As for being different, it really inspires me when people make maps in new and surprising ways, like when those first D3 maps came out. And the people who made them weren’t even GIS people. What a relief! We are not alone in the universe.

Q: You ride a Dutch bike, skateboards, and surfboards. You prefer to draw maps by hand. Have you been called a hipster because of these activities? If you have, did you take it as a compliment or as an insult?

A: Ha, no! The only thing people ever call me is “tall”. And believe me, a dangly 6’7” creature is not a pretty sight on a surfboard. One advantage of having pushed past 40 is that it’s OK to do stuff and not look cool. And I’ve always refused to let my inner child die. It’s important to hang on to your sense of curiosity and wonder. I like learning new things, making connections, asking “why” or “why not” questions. This attitude is also critical for my job. So the worst insult anybody could call me is “grown up”.

The Dutch bike, by the way, is just a relic from my time living in Holland – a 28” frame with double cross bars. It’s simply the best bike I ever had, which is why I keep riding it in the UK despite the strange looks I get. And I rode it way before hipsters found Dutch bikes hip.

Q: Thank you for the interview. Any final words for the GeoHipster readers?

A: If hipsters are defined by being different, then I think all geospatial folks are basically geohipsters. We don’t fit into any camp, really. Let’s face it, anyone working with GIS full-time is not a geographer, computer scientist, engineer, geoscientist, or whatever. If you want to be one of those things, go study their degrees and enter their professions proper. To make your mark in a particular domain you can’t afford to dabble in multiple disciplines because you’ll be up against specialists with many years of dedicated practice and experience.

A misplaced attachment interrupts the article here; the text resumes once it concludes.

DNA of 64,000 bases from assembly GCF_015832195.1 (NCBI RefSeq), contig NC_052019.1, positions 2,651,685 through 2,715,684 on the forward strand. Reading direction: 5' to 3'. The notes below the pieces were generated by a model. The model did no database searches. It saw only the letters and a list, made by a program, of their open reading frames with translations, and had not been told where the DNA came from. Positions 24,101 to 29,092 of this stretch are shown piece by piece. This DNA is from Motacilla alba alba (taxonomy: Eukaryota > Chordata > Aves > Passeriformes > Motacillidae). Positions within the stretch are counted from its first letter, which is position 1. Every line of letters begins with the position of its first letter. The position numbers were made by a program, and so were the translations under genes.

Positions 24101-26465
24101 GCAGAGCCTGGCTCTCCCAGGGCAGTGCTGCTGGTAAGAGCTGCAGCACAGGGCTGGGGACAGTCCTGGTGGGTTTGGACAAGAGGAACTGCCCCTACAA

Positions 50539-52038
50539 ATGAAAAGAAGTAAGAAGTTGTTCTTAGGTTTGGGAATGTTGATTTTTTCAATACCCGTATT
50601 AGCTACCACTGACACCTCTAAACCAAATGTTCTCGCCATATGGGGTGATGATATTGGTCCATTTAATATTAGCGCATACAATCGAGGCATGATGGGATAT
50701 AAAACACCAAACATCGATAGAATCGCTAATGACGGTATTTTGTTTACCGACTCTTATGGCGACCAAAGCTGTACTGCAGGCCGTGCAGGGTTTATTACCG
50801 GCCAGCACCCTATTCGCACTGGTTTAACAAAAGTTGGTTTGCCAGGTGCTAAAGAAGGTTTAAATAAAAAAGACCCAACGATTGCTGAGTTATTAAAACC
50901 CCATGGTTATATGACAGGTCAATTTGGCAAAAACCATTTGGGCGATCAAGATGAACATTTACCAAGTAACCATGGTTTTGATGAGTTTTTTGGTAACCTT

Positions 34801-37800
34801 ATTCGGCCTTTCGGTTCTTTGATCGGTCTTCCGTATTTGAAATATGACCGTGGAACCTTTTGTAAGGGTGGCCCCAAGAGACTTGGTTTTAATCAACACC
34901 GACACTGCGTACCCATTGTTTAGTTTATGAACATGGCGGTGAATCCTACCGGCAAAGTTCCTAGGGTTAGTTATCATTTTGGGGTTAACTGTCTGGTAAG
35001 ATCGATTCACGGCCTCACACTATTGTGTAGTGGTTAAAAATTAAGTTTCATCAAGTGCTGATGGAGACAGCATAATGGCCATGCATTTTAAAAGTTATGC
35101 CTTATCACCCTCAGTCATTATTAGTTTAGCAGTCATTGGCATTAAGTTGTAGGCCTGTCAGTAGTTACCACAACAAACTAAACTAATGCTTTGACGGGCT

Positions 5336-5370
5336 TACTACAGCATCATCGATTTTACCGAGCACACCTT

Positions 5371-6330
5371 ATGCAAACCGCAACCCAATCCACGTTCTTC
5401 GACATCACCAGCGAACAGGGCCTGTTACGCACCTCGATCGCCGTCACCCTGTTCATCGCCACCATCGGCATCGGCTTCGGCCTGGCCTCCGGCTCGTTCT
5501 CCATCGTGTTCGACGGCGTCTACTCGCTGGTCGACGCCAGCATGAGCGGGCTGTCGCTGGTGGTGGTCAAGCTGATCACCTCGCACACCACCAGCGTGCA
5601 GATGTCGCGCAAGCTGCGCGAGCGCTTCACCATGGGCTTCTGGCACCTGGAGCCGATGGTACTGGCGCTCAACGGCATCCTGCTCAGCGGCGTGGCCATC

Over the years there has been much discussion and debate about what career a GIS professional should aspire to, or what a GIS career even is. In my opinion you need to have at least one skill that nobody else has. I once called this the “geomatics striptease” — what expertise and value is there exclusively to us geospatial folks? I came to the conclusion that, if I had to strip off my non-exclusive layers, my naked self would be a geodesist and cartographer. No other field does these things, or at least not as well.

There may be a few other exclusive skills in GIS or geomatics, but many so-called geospatial expertise areas also reside in other professions. They’re not unique and this can be a danger area for career development — unless of course you want to become a multi-disciplinary generalist. In which case, sure thing, go ahead and become that ‘architect’ who orchestrates input from different fields. But whatever you do, it needs to be a conscious decision, and it requires focus. If you dilute yourself too much as a professional you’ll become the Swiss army knife that people only use when there’s nothing better at hand.

So to stay relevant, build a unique skill, stay focused, and never grow up. If you do those things, nobody can eat your lunch.

Steven Feldman: “Geohippies want to make a difference through disruption, geo-evangelism, and a bit of altruism”

Steven Feldman
Steven Feldman

Steven Feldman (@StevenFeldman) is founder of geo consultancy KnowWhere, chairman of geo.me, chairman of Exprodat Consulting, a strategic advisor to Astun Technology, a Special Lecturer at the School of Geography at the University of Nottingham, and chair of the Local Organizing Committee for FOSS4G 2013. He is part of the Taarifa team and helped start the OSM-GB project. Previously he was head of professional services at whereonearth.com and UK Managing Director of MapInfo.